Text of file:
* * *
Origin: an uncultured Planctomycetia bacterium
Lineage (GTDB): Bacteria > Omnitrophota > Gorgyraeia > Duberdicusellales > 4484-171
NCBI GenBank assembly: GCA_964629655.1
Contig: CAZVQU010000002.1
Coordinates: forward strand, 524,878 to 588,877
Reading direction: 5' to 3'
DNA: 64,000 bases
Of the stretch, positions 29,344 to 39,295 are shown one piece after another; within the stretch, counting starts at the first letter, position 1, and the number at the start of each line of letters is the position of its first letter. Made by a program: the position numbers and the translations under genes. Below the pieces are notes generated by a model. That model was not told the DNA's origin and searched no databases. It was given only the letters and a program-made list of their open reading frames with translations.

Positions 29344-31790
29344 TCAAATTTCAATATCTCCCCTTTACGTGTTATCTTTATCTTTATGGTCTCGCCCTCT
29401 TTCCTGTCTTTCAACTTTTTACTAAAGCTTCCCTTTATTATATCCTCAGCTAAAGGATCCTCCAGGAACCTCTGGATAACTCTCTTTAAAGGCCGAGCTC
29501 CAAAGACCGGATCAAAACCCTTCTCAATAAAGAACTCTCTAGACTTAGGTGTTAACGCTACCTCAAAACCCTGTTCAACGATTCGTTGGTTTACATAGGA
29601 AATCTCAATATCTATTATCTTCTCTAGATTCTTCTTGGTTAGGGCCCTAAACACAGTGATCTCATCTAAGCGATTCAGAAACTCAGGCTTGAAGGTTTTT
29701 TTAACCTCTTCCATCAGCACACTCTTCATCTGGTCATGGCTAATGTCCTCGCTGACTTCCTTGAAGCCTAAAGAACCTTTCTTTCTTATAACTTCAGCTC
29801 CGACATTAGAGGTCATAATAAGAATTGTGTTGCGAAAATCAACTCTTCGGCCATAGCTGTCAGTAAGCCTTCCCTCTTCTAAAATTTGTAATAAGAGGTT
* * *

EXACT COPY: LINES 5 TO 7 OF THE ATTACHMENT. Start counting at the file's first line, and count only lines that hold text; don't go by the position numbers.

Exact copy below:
Coordinates: forward strand, 524,878 to 588,877
Reading direction: 5' to 3'
DNA: 64,000 bases